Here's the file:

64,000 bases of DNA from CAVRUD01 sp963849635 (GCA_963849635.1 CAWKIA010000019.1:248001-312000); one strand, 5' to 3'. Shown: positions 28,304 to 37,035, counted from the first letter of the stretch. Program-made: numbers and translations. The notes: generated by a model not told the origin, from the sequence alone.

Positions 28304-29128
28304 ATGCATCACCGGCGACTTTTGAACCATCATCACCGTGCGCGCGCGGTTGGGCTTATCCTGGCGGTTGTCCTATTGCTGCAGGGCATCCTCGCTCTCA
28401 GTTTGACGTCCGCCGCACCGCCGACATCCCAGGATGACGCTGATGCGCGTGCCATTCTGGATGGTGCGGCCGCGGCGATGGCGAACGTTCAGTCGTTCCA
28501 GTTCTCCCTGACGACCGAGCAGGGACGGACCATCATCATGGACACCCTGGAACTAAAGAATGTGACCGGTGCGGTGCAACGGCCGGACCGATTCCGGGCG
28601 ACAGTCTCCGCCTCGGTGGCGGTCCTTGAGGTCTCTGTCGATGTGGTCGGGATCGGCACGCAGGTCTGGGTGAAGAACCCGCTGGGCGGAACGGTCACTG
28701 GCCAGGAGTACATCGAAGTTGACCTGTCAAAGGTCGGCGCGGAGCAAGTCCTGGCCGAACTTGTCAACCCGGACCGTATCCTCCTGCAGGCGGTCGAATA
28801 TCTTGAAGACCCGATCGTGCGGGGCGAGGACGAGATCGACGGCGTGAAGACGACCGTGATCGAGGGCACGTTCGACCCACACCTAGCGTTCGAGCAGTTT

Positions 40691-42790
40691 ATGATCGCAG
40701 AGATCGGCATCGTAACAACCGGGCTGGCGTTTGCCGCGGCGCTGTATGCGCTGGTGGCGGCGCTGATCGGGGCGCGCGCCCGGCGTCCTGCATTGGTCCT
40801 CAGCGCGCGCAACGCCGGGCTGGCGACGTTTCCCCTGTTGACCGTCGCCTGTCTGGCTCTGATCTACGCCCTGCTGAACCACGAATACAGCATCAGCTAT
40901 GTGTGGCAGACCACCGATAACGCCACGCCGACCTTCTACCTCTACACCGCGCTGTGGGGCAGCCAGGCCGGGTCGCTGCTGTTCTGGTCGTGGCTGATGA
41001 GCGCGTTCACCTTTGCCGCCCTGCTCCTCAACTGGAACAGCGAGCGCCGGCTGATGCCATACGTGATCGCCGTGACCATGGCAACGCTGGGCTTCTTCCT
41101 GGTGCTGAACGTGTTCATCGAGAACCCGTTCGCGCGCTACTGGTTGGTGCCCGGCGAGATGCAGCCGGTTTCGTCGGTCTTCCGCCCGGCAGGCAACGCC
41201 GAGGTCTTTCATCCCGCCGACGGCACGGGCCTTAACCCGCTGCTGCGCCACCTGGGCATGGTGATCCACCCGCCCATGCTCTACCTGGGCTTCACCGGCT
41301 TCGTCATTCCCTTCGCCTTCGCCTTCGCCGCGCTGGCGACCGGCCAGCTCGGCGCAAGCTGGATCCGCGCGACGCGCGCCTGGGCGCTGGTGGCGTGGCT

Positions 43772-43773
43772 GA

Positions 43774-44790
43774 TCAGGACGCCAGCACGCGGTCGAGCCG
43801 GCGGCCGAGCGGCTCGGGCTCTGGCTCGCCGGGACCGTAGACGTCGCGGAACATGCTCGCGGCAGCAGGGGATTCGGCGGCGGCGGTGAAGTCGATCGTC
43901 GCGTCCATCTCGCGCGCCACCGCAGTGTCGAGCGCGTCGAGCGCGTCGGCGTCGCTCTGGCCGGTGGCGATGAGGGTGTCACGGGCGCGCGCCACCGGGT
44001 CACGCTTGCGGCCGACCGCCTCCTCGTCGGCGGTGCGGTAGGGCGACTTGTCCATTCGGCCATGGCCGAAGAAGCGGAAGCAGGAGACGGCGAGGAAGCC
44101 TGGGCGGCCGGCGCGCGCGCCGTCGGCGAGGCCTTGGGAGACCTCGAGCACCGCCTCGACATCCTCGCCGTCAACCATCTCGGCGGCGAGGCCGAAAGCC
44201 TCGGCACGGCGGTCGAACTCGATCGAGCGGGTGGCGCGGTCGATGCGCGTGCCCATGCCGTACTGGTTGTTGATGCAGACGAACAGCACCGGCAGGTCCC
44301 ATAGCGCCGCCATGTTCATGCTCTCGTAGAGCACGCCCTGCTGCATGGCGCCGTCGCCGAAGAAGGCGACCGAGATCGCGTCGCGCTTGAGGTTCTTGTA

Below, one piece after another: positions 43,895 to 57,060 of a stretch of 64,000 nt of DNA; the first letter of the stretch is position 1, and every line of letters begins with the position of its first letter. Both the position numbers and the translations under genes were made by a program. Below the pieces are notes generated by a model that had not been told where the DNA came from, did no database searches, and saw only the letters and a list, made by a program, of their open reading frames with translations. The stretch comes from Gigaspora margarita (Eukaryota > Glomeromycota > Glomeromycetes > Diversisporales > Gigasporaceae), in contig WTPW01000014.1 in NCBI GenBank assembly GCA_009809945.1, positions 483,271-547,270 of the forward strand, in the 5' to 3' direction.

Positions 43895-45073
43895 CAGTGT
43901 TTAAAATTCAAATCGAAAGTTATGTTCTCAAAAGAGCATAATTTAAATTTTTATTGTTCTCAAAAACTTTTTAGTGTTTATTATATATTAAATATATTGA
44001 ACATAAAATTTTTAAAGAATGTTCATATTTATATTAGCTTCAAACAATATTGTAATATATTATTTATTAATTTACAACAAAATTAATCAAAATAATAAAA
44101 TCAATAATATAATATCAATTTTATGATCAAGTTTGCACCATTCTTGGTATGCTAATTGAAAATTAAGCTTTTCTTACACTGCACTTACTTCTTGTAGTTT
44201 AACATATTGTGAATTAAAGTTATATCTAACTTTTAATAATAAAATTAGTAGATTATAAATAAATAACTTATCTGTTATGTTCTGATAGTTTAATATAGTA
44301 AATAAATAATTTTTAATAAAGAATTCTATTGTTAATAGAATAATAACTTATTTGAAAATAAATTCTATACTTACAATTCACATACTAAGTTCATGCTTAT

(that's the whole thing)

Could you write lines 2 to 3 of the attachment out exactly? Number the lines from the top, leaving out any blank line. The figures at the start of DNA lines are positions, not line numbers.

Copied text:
Positions 28304-29128
28304 ATGCATCACCGGCGACTTTTGAACCATCATCACCGTGCGCGCGCGGTTGGGCTTATCCTGGCGGTTGTCCTATTGCTGCAGGGCATCCTCGCTCTCA